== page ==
But on the other hand, part of being a Christian is being trained in how to speak truthfully about the faith. And the language of "believing in God," in my estimation, has finally lapsed into incoherence in attempting to articulate anything meaningful or substantive about Christian (or any other type of) faith.

The reason the language is so ubiquitous is, I suspect, a broad reaction to a culture that is increasingly hostile to any theistic commitments whatsoever. Thus to be someone who would publicly "admit" to "believing" that "God" exists is to be grouped into a minority category more constitutive than any specific conviction about the God being believed in.

So we might say of a coworker that "he believes in God" -- but he doesn't belong to a community of faith, or show evidence of a life made possible or different by this God-belief. We might also say of an older, faithful Christian that "she believes in God" -- and her life seems impossible to understand apart from this God-belief. Yet in general these two persons would be categorized beneath the broader term "believes in God."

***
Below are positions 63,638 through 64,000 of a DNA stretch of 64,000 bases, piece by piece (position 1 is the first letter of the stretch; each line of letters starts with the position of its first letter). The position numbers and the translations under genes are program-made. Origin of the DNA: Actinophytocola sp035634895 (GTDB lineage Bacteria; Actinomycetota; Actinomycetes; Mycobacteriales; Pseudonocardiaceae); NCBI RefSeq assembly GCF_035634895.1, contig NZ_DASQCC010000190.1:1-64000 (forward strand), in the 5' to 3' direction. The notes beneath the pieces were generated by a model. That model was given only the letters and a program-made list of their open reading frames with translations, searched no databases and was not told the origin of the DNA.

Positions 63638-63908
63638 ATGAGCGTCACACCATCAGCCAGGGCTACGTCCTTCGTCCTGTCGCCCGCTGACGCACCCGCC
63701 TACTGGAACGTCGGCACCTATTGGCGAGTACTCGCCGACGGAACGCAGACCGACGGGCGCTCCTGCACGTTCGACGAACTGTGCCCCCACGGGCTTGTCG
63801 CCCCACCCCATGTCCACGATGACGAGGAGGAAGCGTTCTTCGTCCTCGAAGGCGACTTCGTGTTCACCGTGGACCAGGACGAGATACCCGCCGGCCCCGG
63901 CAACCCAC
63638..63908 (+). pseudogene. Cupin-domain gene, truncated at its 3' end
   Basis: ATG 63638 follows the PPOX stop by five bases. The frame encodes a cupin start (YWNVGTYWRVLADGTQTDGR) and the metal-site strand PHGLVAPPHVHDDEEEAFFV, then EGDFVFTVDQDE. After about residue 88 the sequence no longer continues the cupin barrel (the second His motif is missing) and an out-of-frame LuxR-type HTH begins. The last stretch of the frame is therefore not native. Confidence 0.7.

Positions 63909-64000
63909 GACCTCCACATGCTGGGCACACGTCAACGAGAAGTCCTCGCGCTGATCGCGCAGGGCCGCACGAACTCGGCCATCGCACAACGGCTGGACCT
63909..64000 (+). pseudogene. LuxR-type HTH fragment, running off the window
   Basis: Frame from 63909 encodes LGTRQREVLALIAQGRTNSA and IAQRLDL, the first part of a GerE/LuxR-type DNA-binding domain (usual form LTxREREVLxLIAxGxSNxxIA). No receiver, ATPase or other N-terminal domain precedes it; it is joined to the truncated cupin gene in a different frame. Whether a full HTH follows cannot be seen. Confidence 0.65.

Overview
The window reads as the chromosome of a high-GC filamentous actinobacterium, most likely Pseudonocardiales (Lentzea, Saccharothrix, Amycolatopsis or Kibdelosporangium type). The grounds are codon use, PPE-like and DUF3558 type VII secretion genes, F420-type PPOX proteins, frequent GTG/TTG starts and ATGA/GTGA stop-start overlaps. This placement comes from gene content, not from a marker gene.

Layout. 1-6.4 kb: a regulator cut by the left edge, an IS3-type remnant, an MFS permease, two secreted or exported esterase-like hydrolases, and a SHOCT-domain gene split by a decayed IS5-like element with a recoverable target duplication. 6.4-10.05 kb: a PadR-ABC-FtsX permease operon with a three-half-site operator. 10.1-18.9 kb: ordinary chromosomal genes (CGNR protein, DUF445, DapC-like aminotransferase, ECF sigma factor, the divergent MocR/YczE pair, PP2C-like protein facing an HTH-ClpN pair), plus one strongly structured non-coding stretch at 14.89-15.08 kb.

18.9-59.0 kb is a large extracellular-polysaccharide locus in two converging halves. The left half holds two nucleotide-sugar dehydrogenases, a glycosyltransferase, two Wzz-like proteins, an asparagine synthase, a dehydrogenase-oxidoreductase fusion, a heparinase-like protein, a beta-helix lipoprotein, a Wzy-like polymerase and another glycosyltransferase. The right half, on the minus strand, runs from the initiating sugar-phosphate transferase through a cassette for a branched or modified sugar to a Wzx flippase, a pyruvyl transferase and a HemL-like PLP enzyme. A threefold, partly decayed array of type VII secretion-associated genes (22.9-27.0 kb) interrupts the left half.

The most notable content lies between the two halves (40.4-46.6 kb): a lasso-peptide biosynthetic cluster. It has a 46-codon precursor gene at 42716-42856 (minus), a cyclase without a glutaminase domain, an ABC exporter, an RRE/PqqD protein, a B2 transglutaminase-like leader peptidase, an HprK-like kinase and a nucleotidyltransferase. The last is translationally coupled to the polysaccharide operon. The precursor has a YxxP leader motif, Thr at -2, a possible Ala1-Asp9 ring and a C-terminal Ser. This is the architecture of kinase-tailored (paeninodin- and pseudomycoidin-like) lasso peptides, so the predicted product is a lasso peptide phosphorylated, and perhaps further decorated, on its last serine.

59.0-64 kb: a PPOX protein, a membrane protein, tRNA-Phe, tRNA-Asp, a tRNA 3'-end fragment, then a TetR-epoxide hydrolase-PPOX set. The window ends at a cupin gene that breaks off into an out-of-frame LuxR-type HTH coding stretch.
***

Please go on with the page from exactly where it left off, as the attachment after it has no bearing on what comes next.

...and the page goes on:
Not only does this language lead to a kind of nonsense in our religious speech, it nullifies any meaning or difference implied in holding Christian commitments. A person who believes that a spiritual world exists, or that a spiritual power created the world, or that spirituality is important, is not only not one and the same with a follower of Jesus -- such descriptions simply have nothing to do with what it means to be a Christian rather than not. Almost the entirety of all human beings, up until the last couple hundred years or so, believed in (what we now call) a spiritual world. Even since the Enlightenment, it is truly difficult to find what we might call a "100% atheist" (though they certainly exist). Furthermore, however, the deceptive prevalence of agnostics and atheists are, for the most part, confined to the western or industrialized world. A supreme majority of all human beings that live in the world today continue to retain (and flourish in) theistic-spiritual "beliefs." What matters -- and that especially for Jews and Christians -- is what these beliefs say about God.

In that sense, then, Christians do not believe in; Christians believe that.

Christians believe that God is the creator of all things; that God made humankind in his image; that God called Abraham; that the children of Abraham were brought up by God out of slavery in Egypt; that God gave the Law to Israel through Moses at Sinai; that God brought back the exiles from Babylon.